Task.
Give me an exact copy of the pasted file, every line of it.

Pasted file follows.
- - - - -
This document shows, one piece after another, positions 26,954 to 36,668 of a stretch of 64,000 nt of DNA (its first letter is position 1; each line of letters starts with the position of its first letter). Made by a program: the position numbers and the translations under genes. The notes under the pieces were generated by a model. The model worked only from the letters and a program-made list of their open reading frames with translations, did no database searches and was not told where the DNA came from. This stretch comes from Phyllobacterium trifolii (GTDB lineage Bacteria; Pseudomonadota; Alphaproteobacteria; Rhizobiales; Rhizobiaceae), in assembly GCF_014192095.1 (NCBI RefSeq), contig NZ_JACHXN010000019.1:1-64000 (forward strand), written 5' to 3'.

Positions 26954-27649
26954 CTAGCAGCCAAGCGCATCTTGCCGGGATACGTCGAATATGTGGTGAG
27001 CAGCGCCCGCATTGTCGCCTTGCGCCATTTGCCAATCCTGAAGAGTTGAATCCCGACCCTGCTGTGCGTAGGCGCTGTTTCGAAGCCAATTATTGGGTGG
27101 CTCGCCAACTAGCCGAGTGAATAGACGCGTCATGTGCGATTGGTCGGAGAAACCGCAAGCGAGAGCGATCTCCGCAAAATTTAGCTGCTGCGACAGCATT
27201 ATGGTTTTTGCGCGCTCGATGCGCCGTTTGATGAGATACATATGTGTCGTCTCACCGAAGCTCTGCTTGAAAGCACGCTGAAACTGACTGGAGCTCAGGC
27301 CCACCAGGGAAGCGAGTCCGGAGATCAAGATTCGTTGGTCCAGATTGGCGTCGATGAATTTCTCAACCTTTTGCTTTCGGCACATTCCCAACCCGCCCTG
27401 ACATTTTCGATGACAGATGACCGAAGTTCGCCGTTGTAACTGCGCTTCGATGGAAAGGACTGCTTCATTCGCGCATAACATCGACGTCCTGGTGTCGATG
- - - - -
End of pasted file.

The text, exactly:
This document shows, one piece after another, positions 26,954 to 36,668 of a stretch of 64,000 nt of DNA (its first letter is position 1; each line of letters starts with the position of its first letter). Made by a program: the position numbers and the translations under genes. The notes under the pieces were generated by a model. The model worked only from the letters and a program-made list of their open reading frames with translations, did no database searches and was not told where the DNA came from. This stretch comes from Phyllobacterium trifolii (GTDB lineage Bacteria; Pseudomonadota; Alphaproteobacteria; Rhizobiales; Rhizobiaceae), in assembly GCF_014192095.1 (NCBI RefSeq), contig NZ_JACHXN010000019.1:1-64000 (forward strand), written 5' to 3'.

Positions 26954-27649
26954 CTAGCAGCCAAGCGCATCTTGCCGGGATACGTCGAATATGTGGTGAG
27001 CAGCGCCCGCATTGTCGCCTTGCGCCATTTGCCAATCCTGAAGAGTTGAATCCCGACCCTGCTGTGCGTAGGCGCTGTTTCGAAGCCAATTATTGGGTGG
27101 CTCGCCAACTAGCCGAGTGAATAGACGCGTCATGTGCGATTGGTCGGAGAAACCGCAAGCGAGAGCGATCTCCGCAAAATTTAGCTGCTGCGACAGCATT
27201 ATGGTTTTTGCGCGCTCGATGCGCCGTTTGATGAGATACATATGTGTCGTCTCACCGAAGCTCTGCTTGAAAGCACGCTGAAACTGACTGGAGCTCAGGC
27301 CCACCAGGGAAGCGAGTCCGGAGATCAAGATTCGTTGGTCCAGATTGGCGTCGATGAATTTCTCAACCTTTTGCTTTCGGCACATTCCCAACCCGCCCTG
27401 ACATTTTCGATGACAGATGACCGAAGTTCGCCGTTGTAACTGCGCTTCGATGGAAAGGACTGCTTCATTCGCGCATAACATCGACGTCCTGGTGTCGATG